Letter: Nothing positive about EWC - Cape Argus

12 April 2019 - Government actions indicate an intention to undermine property rights, and to seize investments. This will undermine confidence and kill growth, entirely predictably. The mere signalling of intent has already done great damage. Calls for optimism and bonhomie do nothing to alleviate it.

President Cyril Ramaphosa told a group of farmers in Stellenbosch on Tuesday not to be fearful of land reform, to be positive about the wonderful future ahead and not to be ‘isolationist’. ‘Let us look at land reform in a positive way, rather than a negative way,’ he said.

This is misplaced. The issue that Ramaphosa has championed, which is of fatal concern to the farming community, is not land reform, but Expropriation without Compensation (EWC).

Farmers are not – as the president claimed a few weeks ago – ‘resisting’ land reform. Organised agriculture has for years tried to make constructive inputs into the debate. Government’s receptiveness appears to have been indifferent. And rather than addressing the real problems besetting land reform, it now turns to the chimera of EWC.

This does nothing to advance land reform – indeed, worthwhile land reform would enhance property rights. Rather, EWC would enhance state discretion at the expense of property owners. This is codified in the Expropriation Bill (according to the president, it is ‘quite progressive’) and in regulations introduced under the Property Valuation Act. Both limit the state’s liability to pay compensation, even while it seizes property. The Valuer-General recently told a parliamentary committee that by using his office’s formula for valuing properties targeted for expropriation ‘one could get to zero compensation’.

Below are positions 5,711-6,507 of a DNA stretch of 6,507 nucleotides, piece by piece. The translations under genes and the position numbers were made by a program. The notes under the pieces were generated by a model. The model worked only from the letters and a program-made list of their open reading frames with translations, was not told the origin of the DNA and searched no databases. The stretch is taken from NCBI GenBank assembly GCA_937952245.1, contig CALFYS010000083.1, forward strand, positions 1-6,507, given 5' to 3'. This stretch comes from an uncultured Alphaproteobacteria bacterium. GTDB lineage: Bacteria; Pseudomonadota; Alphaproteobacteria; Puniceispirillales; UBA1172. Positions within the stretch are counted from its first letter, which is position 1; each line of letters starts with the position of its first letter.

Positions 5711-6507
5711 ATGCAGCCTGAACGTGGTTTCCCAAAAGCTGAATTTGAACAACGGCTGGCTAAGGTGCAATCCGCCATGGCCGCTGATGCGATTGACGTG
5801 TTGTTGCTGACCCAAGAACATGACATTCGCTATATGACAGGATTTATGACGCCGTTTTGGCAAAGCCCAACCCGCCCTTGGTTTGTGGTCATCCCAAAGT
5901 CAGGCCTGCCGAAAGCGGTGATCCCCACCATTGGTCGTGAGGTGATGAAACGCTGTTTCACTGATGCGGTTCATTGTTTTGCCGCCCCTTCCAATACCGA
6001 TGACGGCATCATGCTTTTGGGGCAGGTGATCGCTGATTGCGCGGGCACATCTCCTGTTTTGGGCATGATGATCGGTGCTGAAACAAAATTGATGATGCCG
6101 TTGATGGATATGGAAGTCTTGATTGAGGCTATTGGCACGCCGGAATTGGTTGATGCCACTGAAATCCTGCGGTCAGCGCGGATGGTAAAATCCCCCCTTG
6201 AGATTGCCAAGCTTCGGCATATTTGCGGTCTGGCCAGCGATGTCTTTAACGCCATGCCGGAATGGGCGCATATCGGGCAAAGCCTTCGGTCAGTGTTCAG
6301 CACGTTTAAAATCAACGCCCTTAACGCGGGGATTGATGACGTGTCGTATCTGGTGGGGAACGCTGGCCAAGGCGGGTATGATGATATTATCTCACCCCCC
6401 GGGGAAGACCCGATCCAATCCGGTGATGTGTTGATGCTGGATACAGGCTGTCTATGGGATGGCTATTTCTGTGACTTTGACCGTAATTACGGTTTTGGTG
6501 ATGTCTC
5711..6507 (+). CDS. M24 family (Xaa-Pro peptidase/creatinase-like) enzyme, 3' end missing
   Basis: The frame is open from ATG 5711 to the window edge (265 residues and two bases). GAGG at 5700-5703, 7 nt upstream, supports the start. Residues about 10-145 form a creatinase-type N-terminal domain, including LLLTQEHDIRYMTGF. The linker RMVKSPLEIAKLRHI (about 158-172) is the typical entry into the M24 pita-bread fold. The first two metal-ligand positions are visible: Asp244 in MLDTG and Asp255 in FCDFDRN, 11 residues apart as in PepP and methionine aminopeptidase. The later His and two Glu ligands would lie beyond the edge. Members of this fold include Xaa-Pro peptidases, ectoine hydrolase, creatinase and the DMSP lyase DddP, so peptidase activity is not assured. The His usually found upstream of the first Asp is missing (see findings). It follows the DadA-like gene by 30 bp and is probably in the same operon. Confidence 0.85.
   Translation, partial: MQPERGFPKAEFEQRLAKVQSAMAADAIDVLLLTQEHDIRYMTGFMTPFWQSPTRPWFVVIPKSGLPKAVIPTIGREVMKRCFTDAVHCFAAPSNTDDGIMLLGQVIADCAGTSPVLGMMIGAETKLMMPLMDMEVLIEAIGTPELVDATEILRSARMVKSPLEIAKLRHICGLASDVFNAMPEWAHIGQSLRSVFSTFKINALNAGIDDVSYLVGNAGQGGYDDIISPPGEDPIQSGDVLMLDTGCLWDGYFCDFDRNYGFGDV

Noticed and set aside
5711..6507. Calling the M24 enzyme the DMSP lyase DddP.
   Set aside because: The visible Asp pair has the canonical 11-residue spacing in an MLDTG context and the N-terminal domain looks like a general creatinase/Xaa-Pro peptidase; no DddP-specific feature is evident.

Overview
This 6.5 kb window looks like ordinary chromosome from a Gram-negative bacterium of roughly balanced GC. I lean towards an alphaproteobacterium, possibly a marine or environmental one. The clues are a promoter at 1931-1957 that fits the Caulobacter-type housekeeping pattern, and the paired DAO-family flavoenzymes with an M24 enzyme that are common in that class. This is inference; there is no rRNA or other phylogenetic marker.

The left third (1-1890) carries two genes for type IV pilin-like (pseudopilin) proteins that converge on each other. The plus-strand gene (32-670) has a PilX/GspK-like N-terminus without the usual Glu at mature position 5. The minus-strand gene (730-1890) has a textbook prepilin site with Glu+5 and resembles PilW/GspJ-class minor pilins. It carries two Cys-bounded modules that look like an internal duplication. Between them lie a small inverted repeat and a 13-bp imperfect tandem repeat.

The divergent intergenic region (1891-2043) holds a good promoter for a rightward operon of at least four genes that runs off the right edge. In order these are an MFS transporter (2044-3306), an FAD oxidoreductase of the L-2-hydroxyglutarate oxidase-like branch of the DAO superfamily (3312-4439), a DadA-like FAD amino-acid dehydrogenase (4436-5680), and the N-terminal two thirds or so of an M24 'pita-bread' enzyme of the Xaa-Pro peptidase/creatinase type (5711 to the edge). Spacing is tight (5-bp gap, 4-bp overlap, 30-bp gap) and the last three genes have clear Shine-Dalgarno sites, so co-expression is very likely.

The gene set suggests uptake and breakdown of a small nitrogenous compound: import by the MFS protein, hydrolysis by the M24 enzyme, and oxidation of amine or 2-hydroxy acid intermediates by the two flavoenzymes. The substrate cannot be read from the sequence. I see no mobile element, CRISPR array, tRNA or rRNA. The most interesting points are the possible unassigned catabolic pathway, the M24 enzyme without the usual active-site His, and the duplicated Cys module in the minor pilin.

Meanwhile, Ramaphosa’s party colleagues in the Northern Cape have compiled a list of 30 productive farms they intend to take without compensation, as a first step. In the absence of any repudiation from the president or other senior party leader, one can take this as an indication of the trajectory of policy.

Government actions indicate an intention to undermine property rights, and to seize investments. This will undermine confidence and kill growth, entirely predictably. The mere signalling of intent has already done great damage. Calls for optimism and bonhomie do nothing to alleviate it.

Terence Corrigan

Project Manager, Institute of Race Relations

© 2018 South African Institute of Race Relations
CMS Website by Juizi

Copyright | Accuracy Guarantee | Sponsors & Donors